National – Protecting solicitor-client privilege

The Canadian Bar Association has serious concerns that proposed Income Tax Act amendments included in Bill C-32 and other draft legislation compromise solicitor-client privilege. In letters to the Chair of the Standing Senate Committee on National Finance, to the chair of the House of Commons Finance Committee and to Deputy Prime Minister and Minister of Finance Chrystia Freeland, CBA President Steeves Bujold says the proposed amendments would not pass constitutional muster, given the jurisprudence from the Supreme Court of Canada. 

The CBA supports the objectives of the rule changes to counter aggressive tax avoidance, money laundering and other criminal activities. But these objectives must be pursued without compromising the fundamental principle of solicitor-client privilege, which Bujold says is a “quasi-constitutional right that has been repeatedly affirmed” by the highest court in the land, “as fundamental as the rule of law, access to justice and the proper administration of justice.” 

Solicitor-client privilege allows clients to communicate freely and in confidence with their lawyers, which is necessary to receive the best possible legal advice. “Protecting full and frank communication between lawyers and their clients promotes the public interest in the observance of the law, and respect for the administration of justice.”

Therefore, the proposed amendments in Bill C-32 imposing new reporting obligations on trusts, including reporting the identity of all trustees, beneficiaries and settlers of the trust, along with each person who has the ability to exert control over trustee decisions, are too broad. They exclude “lawyers’ general trust accounts” but fail to exclude “client-specific trust accounts.”

As the CBA letters to the Parliamentary Committees explain, lawyers and notaries are already subject to strict and comprehensive regulations, as well as rules of professional conduct enforced by Canada’s law societies “that prohibit them from engaging in or facilitating unlawful conduct in any way.”

Exempting all lawyers’ trust accounts from the new reporting obligations would in no way frustrate the Canada Revenue Agency’s ability to enforce the Income Tax Act, and it would ensure the fundamental principle of solicitor-client privilege is not compromised.

Disclosure of information

The proposed legislation may also require, in some cases, lawyers to disclose the name of a client and the amount received from them. This would violate the client’s reasonable expectation of privacy and place lawyers in a conflict of interest by making it difficult for them to fulfil their duty of confidentiality and to give their best, unbiased advice on the scope of privilege.

The CBA anticipates problematic compliance with the proposed legislation, especially for real estate lawyers who in some cases receive deposits from hundreds of condo buyers in a single development. “Since provincial legislation requires that lawyer trust accounts be maintained for those deposits, Bill C-32 could require law firms to file tens of thousands of returns per year on account of condo projects alone,” the letter says. It would be costly, both in money and administrative time, with little to no benefit to the CRA.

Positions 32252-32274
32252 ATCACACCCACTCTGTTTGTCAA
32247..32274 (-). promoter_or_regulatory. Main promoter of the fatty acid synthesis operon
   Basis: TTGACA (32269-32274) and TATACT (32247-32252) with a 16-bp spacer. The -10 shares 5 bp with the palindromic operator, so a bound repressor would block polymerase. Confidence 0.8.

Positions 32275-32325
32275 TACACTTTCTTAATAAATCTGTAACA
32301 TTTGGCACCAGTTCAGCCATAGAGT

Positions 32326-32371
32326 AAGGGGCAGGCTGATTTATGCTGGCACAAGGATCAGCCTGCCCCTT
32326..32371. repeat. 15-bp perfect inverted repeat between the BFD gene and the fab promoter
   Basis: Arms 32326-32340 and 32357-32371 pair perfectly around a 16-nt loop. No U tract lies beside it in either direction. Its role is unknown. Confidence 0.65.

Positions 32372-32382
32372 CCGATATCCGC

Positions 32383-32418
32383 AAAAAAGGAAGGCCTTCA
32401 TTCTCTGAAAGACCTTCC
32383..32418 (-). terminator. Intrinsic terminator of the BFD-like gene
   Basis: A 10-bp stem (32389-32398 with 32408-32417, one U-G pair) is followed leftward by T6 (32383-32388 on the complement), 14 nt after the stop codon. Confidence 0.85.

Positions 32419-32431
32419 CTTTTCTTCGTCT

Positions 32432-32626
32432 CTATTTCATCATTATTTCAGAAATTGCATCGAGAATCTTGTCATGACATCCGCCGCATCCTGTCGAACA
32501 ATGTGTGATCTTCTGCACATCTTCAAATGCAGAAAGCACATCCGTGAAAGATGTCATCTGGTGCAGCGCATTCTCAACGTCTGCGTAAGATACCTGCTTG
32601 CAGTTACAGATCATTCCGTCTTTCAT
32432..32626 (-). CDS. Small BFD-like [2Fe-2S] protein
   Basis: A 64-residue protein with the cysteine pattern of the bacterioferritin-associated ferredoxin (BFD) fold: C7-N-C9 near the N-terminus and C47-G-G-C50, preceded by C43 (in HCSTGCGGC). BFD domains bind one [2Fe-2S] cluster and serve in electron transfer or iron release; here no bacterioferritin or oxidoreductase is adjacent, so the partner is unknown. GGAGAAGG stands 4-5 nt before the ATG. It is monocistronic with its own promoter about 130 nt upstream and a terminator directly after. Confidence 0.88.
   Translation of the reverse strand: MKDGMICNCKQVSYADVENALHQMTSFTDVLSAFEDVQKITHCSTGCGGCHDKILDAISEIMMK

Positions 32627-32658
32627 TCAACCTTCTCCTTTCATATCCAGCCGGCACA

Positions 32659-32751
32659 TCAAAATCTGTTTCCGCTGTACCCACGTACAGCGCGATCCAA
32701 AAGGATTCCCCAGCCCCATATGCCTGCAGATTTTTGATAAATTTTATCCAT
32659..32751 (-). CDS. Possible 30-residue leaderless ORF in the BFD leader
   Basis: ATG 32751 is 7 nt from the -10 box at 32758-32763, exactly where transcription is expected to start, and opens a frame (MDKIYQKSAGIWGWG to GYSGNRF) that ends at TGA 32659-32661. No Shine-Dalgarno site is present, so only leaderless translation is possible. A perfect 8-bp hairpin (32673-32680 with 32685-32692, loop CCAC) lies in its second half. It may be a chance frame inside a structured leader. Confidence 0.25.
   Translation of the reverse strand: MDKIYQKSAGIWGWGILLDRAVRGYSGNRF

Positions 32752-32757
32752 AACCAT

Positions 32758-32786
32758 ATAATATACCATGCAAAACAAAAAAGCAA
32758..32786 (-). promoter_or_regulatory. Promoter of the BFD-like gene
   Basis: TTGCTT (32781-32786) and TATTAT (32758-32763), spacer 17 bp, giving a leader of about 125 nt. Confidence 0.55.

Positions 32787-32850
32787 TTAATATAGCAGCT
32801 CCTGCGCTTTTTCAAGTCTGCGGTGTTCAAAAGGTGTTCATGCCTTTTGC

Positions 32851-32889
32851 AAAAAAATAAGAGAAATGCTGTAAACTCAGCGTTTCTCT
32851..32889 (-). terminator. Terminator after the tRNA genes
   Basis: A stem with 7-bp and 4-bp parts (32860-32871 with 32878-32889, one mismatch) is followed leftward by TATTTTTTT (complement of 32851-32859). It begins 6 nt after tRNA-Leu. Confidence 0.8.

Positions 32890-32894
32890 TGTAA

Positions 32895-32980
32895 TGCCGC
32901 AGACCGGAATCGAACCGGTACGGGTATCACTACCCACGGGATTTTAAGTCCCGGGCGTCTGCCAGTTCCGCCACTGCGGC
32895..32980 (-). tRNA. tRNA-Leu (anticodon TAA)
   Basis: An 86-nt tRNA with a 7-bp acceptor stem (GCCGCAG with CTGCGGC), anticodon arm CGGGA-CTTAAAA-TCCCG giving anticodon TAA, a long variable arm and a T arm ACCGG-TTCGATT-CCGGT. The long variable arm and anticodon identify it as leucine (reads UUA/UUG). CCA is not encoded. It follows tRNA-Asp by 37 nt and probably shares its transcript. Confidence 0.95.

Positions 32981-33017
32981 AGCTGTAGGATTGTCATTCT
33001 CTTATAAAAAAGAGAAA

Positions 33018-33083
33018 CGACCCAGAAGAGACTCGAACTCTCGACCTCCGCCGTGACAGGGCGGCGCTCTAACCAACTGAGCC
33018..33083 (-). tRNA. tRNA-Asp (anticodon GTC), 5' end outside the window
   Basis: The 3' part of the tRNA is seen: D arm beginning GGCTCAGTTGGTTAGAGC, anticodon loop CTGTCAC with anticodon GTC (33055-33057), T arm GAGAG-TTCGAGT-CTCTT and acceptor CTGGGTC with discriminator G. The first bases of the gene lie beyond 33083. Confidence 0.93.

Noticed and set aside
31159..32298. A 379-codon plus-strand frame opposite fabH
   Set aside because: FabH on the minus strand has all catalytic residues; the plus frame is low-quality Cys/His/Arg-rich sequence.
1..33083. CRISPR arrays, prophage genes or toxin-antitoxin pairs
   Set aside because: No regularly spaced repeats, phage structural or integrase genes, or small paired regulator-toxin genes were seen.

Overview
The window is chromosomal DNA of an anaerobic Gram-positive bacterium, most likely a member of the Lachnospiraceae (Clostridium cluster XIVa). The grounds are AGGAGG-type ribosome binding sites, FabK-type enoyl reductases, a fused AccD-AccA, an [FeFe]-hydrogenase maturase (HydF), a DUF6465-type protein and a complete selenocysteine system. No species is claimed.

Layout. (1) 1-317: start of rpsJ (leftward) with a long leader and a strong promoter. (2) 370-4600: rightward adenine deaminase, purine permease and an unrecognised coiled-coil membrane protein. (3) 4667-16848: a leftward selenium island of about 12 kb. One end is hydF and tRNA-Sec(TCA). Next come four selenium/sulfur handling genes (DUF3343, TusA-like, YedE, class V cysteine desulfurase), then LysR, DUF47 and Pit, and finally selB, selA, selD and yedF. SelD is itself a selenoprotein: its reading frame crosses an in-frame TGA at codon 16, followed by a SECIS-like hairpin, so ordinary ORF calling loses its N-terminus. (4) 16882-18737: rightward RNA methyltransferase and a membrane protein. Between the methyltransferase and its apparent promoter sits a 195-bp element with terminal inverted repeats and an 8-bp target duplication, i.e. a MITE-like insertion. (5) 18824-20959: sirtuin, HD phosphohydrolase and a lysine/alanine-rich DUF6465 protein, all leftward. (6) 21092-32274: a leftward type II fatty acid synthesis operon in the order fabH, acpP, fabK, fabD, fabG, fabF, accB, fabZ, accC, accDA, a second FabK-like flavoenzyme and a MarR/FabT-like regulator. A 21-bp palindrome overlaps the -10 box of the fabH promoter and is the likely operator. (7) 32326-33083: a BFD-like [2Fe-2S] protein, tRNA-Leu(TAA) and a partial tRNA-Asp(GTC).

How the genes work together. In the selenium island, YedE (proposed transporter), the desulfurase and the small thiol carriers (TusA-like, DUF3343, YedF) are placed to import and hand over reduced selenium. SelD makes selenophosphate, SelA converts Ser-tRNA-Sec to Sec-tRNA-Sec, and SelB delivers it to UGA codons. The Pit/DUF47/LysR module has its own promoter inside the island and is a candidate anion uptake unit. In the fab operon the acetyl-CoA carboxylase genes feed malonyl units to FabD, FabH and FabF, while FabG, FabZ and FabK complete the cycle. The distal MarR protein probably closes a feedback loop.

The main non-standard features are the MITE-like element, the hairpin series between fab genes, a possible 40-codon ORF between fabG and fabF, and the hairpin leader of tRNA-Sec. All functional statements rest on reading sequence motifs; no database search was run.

Reportable and notifiable transactions

In the letter to Minister Freeland, the CBA President says proposed changes in reporting obligations for “reportable” and “notifiable” transactions contained in draft legislation seeking to amend the ITA also compromise solicitor-client privilege.

Existing legislation requires that “advisors” who help a client with a reportable or notifiable transaction be subject to reporting obligations. This obligation does not apply to information covered by solicitor-client privilege. However, proposed changes would make third parties, such as accountants or other advisors who work closely with lawyers advising clients, subject to new reporting obligations.

It is common for third parties to be in possession of information that is protected by solicitor-client privilege. That’s why “courts have recognized the importance of extending solicitor-client privilege to communications between accountants and lawyers, so accountants are best able to perform their own duties to their clients,” says the letter.

The new rules would make information covered by privilege but in the hands of accountants or other advisors subject to reporting obligations, making “clients vulnerable by exposing their privileged information – information given confidentially by clients to their lawyers on the understanding that it would remain as such.”

The CBA supports the objectives of the ITA, but the government must not do indirectly what it can’t do directly, namely to obtain information that is covered by solicitor-client privilege from third-party advisors. If those amendments are enacted, “it may mean that lawyers, acting prudently to safeguard their clients’ confidentiality, could reconsider sharing as much information with third-party advisors,” Bujold writes.

“We understand and appreciate that authorities require sufficient information to determine taxpayers’ tax liabilities to effectively counter aggressive tax avoidance, tax evasion, money laundering and other criminal activities,” the CBA President adds in conclusion. “However, these measures must be balanced with 1) respect for solicitor-client privilege, and 2) allowing lawyers to fulfil their duties to their clients without placing them in a conflict of interest.”

 


Brigitte Pellerin is the Editor for Publications with the Canadian Bar Association.

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